As the Blue Fairy promised, ours is a world without magic-- or at least it was until Rumplestiltskin created his curse. His curse was so powerful that it not only hurled an entire realm through time and space and created Storybrooke, it also tore a hole between our worlds. Through this hole, the curse has access to the magic that flows in the universe from which the Enchanted Lands originated, and it's this magic that allows it to sustain itself and to power certain magical items (as determined by Regina) during the twenty-eight years between Storybrooke's creation and Emma's arrival.
Part of sustaining itself includes maintaining the barrier around Storybrooke, which keeps both its residents and
the magic that powers from the town from entering the outside world. This explains why August was able to live in our world for twenty-eight years without issue. Yes, his human existence is conditional on him being "good," but that condition is enforced by magic
. No magic, no punishment, and so for August all is well.
Or at least all is well until Emma shows up. If the curse is a fortress, then Emma is a battering ram. By choosing to stay in Storybrooke she puts the first crack in the curse, and that crack allows magic to seep through, find August, and realize that someone has been very
naughty. And August, realizing that he's finally suffering the consequences of neglecting his duty, rushes to find Emma before its too late.
Now the question becomes, why is August reverting to wood, but Archie, for example, isn't turning back into a cricket?
For starters, let me say that I don't think August's condition has anything to do with the curse-- like Emma, because he escaped the realm before the curse took hold he is immune to its effect. His reverting to wood is not a result of him "losing his happy ending," which is a condition unique to those within the curse. His reverting to wood is a result of him breaking the terms the Blue Fairy put in place in order for him to remain human, which the magic that escaped into our world is now enforcing.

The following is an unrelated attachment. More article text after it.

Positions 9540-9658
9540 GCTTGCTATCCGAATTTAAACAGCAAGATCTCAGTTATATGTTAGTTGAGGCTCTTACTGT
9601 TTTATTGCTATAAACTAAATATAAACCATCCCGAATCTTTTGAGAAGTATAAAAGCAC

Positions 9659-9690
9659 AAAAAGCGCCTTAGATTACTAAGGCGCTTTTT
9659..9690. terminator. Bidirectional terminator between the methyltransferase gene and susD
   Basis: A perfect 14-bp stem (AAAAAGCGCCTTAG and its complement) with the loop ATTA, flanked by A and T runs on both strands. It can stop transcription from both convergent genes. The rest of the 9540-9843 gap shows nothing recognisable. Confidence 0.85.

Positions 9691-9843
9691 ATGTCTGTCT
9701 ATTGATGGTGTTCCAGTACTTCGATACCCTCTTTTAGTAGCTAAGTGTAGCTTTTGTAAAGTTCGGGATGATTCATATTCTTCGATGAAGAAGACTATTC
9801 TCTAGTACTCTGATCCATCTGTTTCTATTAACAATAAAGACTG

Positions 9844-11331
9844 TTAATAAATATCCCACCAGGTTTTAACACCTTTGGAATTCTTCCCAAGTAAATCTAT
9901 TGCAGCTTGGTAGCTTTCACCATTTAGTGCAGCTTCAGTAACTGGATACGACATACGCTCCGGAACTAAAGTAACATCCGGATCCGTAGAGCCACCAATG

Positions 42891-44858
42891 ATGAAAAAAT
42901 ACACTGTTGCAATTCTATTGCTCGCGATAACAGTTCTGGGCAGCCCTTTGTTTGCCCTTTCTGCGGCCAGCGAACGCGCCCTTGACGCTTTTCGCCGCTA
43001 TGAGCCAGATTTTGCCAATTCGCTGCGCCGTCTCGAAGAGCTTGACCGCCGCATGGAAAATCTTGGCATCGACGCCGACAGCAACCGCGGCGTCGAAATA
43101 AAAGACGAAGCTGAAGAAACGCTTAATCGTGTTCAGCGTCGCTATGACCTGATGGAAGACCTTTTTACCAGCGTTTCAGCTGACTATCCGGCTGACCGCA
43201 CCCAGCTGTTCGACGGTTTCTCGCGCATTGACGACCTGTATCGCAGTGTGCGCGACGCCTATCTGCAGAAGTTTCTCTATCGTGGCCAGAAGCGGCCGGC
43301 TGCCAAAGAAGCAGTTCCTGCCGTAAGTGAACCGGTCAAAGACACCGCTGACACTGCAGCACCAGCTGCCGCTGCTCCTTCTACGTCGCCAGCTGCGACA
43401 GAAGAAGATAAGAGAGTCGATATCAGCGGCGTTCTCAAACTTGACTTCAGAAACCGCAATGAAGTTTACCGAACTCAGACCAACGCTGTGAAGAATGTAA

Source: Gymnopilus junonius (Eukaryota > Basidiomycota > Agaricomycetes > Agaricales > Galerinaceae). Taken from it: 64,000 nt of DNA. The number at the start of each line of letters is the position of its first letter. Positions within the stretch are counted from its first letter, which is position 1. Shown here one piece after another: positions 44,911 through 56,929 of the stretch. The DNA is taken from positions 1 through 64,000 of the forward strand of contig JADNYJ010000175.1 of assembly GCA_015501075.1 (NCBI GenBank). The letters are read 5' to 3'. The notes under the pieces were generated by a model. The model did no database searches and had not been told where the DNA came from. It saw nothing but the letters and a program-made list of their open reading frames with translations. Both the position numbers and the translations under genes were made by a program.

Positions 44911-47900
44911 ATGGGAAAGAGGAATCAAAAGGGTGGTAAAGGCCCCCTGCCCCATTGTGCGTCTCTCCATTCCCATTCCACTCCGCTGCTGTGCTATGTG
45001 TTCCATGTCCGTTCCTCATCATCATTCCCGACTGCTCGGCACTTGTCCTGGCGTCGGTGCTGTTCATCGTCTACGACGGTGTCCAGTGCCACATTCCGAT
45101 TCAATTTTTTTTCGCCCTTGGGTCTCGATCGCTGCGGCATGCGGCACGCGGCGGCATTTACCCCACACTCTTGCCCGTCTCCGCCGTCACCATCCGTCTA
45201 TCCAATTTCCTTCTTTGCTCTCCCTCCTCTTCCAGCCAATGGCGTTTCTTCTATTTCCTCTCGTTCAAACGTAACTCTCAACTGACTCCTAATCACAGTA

But if Emma is breaking the curse, why isn't Archie sprouting feelers? My theory is that the curse, rather like the human body, prioritizes what systems will receive the most resources in an emergency. And for the curse, the most important system would be the one that maintains the facade that allows Storybrooke and its residents to blend in with our world. It wouldn't do to have a bunch of fourteenth century castles sprouting up in the middle of Maine, after all. With that in mind, I think that as Emma continues to break down the curse, it will redirect more and more of its energy to maintaining its facade until she shatters it entirely.
So there's my thoughts on the nature of the curse and how it affects August. A bit long-winded I know, but I've been thinking about it for a few days.
Also, I think August needs Emma to believe so that she can get everyone else
to believe-- namely, the Blue Fairy. Because once Blue believes, she can use her magic to reverse the effects of his condition. Now that I think about it, that's a point in the "The Blue Fairy doesn't have her memory" column, because if she did, he'd have implored her to help him live.
Edited by oldandnewfirm, May 2, 2012 @ 9:58 PM.